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Changemaker Storytellers Series featuring Naomi Natale: The Art of Revolution


Date: Thursday, March 16, 2017

Lecture: 5:00 p.m. - 6:00 p.m.

Social Justice Art-Making Activity: 6:00 p.m. - 8:00 p.m.

Location: Ventana Ballroom, Memorial Union, ASU Tempe Campus

Using the power of storytelling to enhance the culture of social change at ASU

Naomi Natale

Naomi Natale is a social activist who uses art to bring about and inspire social change. She accomplishes this by creating art that engages hundreds and thousands of artists, activists, and children to act on behalf of social causes. In this engaging, visually stunning, and emotionally riveting talk, Natale shares her story: she talks about what brought her to humanitarian work, what she wants to achieve through her art, and urges her audience to find their own artistic way to participate in social justice. Natale believes that by inspiring action through art, you can change the world, one person at a time. And she leaves her audiences with the tools, the ideas, and plenty of the motivation to do just that.


Artist and photographer NAOMI NATALE is the founding artist behind One Million Bones—a large-scale social arts practice that fuses education and hands-on artmaking to raise awareness of genocide—and the Artistic Director of The Art of Revolution, which uses art to transform public opinion and inspire social change. A TED Senior Fellow, Natale speaks on art and activism, and what one can do for the other. 

Naomi Natale wants to bring people closer to the atrocities occurring near and far. As the founder and director of The Cradle Project, her first large scale installation, Natale called attention and raised funds for the 48 million children orphaned in sub-Saharan Africa. Over 550 cradles were created and donated by artists from around the world who were drawn to Natale’s vision. With One Million Bones, Natale and her team collected 1,000,000 handmade bones created by individuals all over the world. In 2013, they installed them on the National Mall in Washington, D.C. to bring attention to the victims of genocide. The short film about the project, also titled One Million Bones, can be found online. 

Now the Artistic Director of The Art of Revolution, Natale is working to engage and educate the public, nurture artists and activists, and strengthen social justice movements through art. Her Rhetoric & Revolution program combines film and digital design, creating an arts-based, intermodal social practice that allows participants to understand critical social issues through the lens of famous, historical speeches. Her En la Luz project seeks to create a physical and virtual constellation of Chilean memory to address lingering pain and disconnection over the coup d’état of 1973 and the ensuing 17 years of dictatorship. It is described as a social art practice that uses education, storytelling, and public installation to release silence, spark a public dialogue, and share the experience of 1973 in a new light.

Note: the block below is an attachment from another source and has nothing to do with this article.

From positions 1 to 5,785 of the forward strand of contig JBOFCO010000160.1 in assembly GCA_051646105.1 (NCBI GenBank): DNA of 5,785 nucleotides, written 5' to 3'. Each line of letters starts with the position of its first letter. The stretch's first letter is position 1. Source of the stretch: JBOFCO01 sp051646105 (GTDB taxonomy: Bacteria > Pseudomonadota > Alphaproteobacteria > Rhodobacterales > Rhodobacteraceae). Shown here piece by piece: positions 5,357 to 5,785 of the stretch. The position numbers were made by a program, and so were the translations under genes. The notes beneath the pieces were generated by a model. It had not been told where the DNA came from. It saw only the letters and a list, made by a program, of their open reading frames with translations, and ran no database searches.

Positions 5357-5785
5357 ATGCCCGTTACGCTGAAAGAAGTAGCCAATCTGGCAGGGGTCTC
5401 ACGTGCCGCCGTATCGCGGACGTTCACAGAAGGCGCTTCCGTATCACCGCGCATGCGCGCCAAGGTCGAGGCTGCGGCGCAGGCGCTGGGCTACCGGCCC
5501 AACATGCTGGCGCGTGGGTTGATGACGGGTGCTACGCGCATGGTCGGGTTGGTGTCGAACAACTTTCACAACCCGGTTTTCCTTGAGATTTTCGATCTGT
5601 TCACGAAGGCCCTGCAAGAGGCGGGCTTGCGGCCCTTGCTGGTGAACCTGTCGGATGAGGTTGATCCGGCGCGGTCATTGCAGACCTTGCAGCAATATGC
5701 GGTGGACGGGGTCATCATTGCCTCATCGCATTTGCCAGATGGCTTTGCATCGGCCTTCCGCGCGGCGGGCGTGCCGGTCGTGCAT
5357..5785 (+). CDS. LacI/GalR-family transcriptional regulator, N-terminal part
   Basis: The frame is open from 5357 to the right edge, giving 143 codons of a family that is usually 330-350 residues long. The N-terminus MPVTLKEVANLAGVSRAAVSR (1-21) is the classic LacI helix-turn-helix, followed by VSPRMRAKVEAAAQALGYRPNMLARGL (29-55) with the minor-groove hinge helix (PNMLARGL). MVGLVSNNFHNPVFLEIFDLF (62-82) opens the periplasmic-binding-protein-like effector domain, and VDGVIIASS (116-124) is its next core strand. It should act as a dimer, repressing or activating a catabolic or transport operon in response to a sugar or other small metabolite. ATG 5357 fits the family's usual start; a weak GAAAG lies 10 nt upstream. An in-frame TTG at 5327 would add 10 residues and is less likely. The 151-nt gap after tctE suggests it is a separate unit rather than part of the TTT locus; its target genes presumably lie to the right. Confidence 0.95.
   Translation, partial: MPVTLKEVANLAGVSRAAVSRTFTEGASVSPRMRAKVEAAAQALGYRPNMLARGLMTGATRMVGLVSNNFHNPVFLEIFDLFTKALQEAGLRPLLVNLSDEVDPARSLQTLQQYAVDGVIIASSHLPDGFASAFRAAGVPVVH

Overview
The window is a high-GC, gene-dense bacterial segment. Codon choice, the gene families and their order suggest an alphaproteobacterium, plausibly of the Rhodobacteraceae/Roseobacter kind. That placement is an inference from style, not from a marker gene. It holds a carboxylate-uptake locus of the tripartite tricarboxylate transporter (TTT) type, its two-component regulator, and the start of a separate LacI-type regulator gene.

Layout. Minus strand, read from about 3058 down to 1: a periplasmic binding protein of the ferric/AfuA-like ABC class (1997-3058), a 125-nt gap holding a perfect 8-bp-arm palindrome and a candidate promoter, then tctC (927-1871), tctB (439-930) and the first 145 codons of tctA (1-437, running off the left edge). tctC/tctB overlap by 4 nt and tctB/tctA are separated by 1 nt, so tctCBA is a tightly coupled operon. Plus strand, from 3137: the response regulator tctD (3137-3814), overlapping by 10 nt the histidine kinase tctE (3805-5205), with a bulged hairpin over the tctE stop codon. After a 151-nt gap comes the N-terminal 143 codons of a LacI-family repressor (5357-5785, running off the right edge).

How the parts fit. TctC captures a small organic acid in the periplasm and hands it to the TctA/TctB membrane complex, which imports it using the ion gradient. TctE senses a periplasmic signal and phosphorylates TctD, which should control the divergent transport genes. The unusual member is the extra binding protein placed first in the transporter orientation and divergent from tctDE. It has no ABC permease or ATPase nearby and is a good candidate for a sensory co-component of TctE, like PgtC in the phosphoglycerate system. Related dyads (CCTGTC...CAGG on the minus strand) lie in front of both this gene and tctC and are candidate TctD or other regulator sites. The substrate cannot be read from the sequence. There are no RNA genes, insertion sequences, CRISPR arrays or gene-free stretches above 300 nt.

Natale has received numerous awards, including the Robert Rauschenberg Foundation’s Artist as Activist Fellow for 2015 for her project in Chile, the prestigious TED Global Fellowship (2009), and the Professional Achievement Award from the School of Arts and Humanities at Richard Stockton College of New Jersey (2009). Naomi has served as an artist-in-residence at Columbia College of Chicago in 2008, 2010, and 2011. She is currently a TED Senior Fellow and was a 2010 Carl Wilkens Fellow. 

Following the lecture, Naomi will lead participants through an art-making experience that will be installed on campus as part of Third Thursday.

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Getting There:

We encourage everyone to take one of the free campus shuttles, or take the light rail.

Please note that parking is limited, and no free parking is available.

For more information on Visitor Parking Tempe see:  

This form closed on March 16, 2017 6:00 PM MST